NAIROBI – The blue economy may have many benefits but it cannot be sustainable without the people at the centre of it.

The blue economy refers to the sustainable use of oceans, lakes, rivers, wetlands and other water resources for economic growth, improved livelihoods and job creation. Providing food, nutrition, transport and energy among other economic benefits, the oceans are strategic to global development, but are a threatened resource. Valued in terms of GDP, the ocean is estimated to be worth $1.5 trillion and if it was a country, it will be the seventh largest economy. 

“Human beings are at the heart of the blue economy and the engagement of the people and how they will benefit will determine the success or failure of the blue economy,” said John Tanzer, Oceans Practice Leader, at the World Wide Fund for Nature (WWF), during a session discussing the inclusion of people and communities in the blue economy.

Noting that the general perception that the ocean was just there to be exploited is dangerous thinking. Tanzer said science is clear that the ocean is under threat from biodiversity loss, habitat destruction, overfishing to the impact of climate change.

“We have to raise the ambition for ocean and costal management and protection. There needs to be a transition and people must be at the centre,” Tanzer said. “Governments and civil society organization must work together; we need a working mechanism that empowers local people through partnerships.”

The United Nations Educational, Scientific and Cultural Organization (UNESCO) is implementing the UN ‘Decade of Ocean Science for Sustainable Development’ boost knowledge generation to support oceans development.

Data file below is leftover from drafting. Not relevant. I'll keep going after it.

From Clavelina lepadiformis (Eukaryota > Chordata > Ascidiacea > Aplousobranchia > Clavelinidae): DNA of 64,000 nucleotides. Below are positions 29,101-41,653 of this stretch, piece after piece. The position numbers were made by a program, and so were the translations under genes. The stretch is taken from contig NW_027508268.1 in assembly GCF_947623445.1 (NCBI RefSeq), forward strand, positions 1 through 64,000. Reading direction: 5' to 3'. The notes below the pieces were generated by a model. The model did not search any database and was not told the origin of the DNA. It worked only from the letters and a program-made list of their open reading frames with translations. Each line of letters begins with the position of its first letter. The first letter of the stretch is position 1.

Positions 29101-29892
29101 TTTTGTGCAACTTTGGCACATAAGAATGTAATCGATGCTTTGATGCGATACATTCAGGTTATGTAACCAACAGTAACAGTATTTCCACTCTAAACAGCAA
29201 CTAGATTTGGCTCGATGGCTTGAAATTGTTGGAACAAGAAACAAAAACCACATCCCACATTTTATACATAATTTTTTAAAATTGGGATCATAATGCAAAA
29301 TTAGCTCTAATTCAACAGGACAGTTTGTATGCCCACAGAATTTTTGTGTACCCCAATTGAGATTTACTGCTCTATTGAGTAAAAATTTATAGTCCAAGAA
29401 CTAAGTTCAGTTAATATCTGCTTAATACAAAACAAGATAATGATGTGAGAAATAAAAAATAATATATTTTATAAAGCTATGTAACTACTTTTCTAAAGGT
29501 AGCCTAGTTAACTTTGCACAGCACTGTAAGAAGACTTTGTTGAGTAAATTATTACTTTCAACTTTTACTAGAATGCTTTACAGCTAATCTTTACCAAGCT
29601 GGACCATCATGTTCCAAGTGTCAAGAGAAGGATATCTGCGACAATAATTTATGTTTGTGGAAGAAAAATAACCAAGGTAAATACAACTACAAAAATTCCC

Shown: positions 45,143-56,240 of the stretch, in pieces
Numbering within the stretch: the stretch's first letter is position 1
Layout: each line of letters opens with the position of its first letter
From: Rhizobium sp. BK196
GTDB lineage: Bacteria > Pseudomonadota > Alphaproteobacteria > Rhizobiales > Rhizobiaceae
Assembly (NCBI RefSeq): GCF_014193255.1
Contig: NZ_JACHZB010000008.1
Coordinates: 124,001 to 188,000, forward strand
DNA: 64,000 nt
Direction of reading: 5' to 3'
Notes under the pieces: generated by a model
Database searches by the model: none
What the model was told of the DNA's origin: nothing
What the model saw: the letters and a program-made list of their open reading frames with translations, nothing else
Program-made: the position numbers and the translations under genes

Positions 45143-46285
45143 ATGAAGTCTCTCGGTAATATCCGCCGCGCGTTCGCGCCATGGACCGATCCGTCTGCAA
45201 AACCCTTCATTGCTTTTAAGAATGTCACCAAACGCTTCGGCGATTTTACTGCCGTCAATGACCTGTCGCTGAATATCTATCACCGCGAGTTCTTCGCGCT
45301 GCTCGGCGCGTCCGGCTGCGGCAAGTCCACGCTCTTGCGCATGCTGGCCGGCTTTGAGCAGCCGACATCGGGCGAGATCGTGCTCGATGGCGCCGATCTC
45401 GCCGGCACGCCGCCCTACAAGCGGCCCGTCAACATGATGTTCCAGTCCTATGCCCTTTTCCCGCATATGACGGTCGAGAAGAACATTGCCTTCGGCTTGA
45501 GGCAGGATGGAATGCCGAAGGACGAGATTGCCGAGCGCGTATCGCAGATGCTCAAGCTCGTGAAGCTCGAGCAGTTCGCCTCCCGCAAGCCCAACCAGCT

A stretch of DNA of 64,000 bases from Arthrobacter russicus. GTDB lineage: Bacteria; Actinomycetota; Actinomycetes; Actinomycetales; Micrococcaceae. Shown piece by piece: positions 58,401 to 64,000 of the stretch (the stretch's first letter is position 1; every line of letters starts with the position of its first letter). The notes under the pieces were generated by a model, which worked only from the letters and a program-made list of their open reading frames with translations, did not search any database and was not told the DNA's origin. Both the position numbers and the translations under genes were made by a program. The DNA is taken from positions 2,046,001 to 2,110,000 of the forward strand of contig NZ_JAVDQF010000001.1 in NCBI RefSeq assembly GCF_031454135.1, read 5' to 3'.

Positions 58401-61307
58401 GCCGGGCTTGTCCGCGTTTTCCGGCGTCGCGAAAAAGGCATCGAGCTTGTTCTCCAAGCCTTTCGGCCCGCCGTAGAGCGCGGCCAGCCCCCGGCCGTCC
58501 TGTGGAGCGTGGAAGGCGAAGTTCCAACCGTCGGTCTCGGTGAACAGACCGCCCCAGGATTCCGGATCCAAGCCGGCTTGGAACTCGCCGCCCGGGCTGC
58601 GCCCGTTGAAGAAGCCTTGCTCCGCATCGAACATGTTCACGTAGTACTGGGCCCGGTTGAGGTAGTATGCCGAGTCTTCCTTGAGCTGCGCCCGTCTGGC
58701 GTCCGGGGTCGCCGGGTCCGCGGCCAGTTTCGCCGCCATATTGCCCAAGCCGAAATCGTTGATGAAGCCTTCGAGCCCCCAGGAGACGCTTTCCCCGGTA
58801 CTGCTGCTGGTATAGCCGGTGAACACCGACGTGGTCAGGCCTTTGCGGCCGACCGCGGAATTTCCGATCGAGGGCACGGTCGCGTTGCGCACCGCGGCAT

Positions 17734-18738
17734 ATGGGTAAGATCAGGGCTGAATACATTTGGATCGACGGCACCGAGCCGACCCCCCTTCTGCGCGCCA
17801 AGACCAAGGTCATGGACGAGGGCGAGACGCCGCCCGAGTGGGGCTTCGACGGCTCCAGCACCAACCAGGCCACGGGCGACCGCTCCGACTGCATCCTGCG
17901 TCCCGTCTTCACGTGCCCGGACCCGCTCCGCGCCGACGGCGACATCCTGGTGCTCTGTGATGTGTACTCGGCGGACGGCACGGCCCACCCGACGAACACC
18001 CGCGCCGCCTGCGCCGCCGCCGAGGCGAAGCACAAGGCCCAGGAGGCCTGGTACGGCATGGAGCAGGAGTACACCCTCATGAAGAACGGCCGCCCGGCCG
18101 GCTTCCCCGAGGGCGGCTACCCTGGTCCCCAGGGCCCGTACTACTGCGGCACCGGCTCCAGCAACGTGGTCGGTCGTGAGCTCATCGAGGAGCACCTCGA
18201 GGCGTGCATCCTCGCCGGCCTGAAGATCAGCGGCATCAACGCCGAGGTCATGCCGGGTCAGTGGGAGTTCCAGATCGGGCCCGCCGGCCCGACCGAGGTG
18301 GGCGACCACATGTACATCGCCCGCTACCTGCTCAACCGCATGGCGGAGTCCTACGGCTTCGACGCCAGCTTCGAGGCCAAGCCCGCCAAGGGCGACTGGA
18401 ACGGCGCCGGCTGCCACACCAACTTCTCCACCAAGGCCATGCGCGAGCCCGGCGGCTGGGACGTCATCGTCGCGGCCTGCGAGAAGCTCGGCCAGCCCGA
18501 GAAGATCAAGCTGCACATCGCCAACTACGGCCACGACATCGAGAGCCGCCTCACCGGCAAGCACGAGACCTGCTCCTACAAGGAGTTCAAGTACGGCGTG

We need a bottom up approach where everyone is involved to use science to support the management of the ocean, said Julian Barbiere, UNESCO Head of Section, Marine Policy and Regional Coordination.

“When we talk about science helping achieve societal goals, we need to talk about a new contract bringing together scientists to inform governments, policy makers and society,” Barbiere said.

In September, PROBLUE, a new multi-donor trust fund to support healthy and productive oceans by tackling marine pollution, managing fisheries and fostering the sustainable growth of coastal economies, was launched.

PROBLUE, announced on the sidelines of the U.N. General Assembly, supports the implementation of the U.N.’s Sustainable Development Goal 14, which covers the sustainable use of oceans, seas and marine resources.

The World Bank’s active blue economy portfolio is around $6 billion and the bank views the blue economy as the economic development in the ocean space.

Oceans are also under threat from over capacity, overfishing and climate change that is affecting maximum catch potential on the seas.

“While we all mean well our action have unintended consequences, said Charlotte de Fontaubert, Senior Fisheries Specialist at the World Bank. “If we just stopped fishing for four to five years we will reach an optimal stage that biomass and fish stocks will recover.”